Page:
Artist: Diane Samuels, USA
I chose parshat Pinchas because Zelophehad’s five daughters advocated and succeeded in changing land ownership from a solely male right. Mahlah, Noah, Hoglah, Milcah, and Tirzah petitioned Moses to receive a land allocation when the land was being divided among men of the twelve tribes based on a census of the male population. Zelophehad did not leave male heirs, so the daughters argued that their father’s name would be lost if they were not given a named portion. They won.
I divided the parchment into twelve sections based in size on the number of people counted in each tribe. Zelophehad was part of the tribe of Manasseh. Using carmine red ink, I hand transcribed the entire text of the parshat starting in the center of Manasseh and radiating out to cover the eleven other land allocations. When I completed the parshat, I hand-transcribed, in sepia ink, scholar Dr. Judith Hauptman’s commentary on the parshat Pinchas. In between each wind of the spiral are tally marks in groups of five to represent the counting of individuals for the census. Each of the twelve sections is tinted a different color and labeled with the name of the tribe it represents. The spiral radiating from the center of Manasseh is meant to look both topographical and anatomical.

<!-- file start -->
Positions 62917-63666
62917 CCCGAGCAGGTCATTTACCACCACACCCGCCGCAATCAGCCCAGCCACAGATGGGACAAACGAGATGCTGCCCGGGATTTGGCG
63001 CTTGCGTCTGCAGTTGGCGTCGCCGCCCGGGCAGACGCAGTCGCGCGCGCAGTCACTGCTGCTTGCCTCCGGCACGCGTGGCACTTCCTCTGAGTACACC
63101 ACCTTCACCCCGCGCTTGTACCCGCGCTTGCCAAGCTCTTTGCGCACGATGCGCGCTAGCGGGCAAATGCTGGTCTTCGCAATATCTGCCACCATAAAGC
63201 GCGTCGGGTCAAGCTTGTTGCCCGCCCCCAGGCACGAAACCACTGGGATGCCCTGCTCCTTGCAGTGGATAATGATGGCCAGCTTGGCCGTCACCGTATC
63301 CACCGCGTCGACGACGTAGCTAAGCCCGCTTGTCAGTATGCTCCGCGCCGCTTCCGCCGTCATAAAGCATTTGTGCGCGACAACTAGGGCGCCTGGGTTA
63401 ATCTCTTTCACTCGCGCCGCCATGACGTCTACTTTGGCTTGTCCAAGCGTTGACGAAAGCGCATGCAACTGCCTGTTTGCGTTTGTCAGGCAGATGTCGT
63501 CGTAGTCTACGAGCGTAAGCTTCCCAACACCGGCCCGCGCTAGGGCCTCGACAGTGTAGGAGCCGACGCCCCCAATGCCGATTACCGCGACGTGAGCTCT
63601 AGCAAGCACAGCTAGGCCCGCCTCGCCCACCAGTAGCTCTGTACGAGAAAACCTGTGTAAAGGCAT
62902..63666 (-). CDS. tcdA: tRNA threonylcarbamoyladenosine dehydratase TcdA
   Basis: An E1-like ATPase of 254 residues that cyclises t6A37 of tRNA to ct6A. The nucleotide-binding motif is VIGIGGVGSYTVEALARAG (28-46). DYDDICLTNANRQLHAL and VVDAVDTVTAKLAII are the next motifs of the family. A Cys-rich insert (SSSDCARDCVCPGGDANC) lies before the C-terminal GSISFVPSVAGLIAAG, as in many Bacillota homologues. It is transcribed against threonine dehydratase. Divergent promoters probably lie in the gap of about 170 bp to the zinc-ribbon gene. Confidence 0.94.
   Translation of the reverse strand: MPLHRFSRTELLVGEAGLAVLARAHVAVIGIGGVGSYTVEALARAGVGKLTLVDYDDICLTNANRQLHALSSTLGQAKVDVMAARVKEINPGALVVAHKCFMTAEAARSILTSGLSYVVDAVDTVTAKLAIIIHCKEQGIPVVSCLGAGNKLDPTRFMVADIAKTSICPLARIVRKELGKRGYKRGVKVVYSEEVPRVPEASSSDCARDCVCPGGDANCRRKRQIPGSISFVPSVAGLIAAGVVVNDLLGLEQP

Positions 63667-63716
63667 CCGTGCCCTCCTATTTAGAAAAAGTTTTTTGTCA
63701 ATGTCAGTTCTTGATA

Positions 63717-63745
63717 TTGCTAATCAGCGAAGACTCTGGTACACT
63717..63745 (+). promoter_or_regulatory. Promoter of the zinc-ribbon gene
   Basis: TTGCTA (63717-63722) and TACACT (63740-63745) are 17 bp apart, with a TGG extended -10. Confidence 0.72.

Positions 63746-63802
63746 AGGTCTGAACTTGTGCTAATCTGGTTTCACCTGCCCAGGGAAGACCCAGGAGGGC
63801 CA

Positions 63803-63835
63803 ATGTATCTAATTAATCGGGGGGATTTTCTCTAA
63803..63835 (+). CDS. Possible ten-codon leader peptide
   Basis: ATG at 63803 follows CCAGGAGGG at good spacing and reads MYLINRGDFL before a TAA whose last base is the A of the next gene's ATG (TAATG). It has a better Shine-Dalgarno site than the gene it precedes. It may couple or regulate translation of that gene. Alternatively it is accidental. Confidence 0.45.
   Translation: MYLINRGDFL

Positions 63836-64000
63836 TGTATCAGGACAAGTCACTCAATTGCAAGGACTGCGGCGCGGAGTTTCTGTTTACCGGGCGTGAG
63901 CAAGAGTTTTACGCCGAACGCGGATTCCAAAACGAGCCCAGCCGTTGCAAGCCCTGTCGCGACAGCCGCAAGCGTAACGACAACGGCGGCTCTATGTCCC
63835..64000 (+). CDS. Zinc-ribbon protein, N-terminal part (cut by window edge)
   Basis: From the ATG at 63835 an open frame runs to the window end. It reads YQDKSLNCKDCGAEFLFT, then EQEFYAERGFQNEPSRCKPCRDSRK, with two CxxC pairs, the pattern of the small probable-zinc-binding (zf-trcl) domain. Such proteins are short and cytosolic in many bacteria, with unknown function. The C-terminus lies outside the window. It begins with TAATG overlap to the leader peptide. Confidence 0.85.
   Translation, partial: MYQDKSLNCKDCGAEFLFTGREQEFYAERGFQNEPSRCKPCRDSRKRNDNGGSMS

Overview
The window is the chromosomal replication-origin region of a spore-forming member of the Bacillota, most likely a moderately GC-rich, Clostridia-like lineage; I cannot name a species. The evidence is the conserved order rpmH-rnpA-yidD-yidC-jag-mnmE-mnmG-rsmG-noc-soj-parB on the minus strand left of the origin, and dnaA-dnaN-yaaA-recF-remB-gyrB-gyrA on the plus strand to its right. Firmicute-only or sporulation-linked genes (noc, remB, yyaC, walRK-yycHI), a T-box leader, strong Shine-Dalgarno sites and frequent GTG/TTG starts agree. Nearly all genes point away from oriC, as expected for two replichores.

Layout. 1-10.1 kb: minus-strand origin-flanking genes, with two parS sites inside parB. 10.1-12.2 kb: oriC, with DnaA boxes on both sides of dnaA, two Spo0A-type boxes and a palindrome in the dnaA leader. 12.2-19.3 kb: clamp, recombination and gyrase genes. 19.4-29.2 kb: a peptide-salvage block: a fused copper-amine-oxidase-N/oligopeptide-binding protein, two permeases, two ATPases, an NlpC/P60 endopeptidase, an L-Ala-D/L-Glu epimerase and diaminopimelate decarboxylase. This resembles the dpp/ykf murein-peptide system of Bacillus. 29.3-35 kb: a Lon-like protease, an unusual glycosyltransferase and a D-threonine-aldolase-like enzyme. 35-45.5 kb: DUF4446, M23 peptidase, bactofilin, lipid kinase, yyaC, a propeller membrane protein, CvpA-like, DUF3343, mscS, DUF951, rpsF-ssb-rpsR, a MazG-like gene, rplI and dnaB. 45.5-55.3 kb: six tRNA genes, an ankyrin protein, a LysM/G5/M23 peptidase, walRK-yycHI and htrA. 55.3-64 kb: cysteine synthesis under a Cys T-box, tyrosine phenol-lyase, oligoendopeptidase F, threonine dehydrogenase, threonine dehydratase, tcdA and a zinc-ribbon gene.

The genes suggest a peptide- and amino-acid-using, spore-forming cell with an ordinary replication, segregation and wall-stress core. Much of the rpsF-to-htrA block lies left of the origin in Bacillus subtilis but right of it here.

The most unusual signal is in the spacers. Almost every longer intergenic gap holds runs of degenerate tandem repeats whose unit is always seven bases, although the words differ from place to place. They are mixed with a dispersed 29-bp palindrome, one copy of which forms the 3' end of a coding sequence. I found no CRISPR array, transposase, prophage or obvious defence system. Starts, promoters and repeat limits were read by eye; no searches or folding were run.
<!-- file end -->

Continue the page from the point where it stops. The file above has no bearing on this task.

Diane Samuels is a visual artist with both studio and public arts practices. In both she works collaboratively within communities to develop multi-disciplinary text- based work of intricate detail. Samuels holds a bachelor’s and a master’s degree from Carnegie Mellon University. In 2013 she was recipient of a Rockefeller Bellagio Residency in Italy and an American Academy in Jerusalem Fellowship. www.dianesamuels.net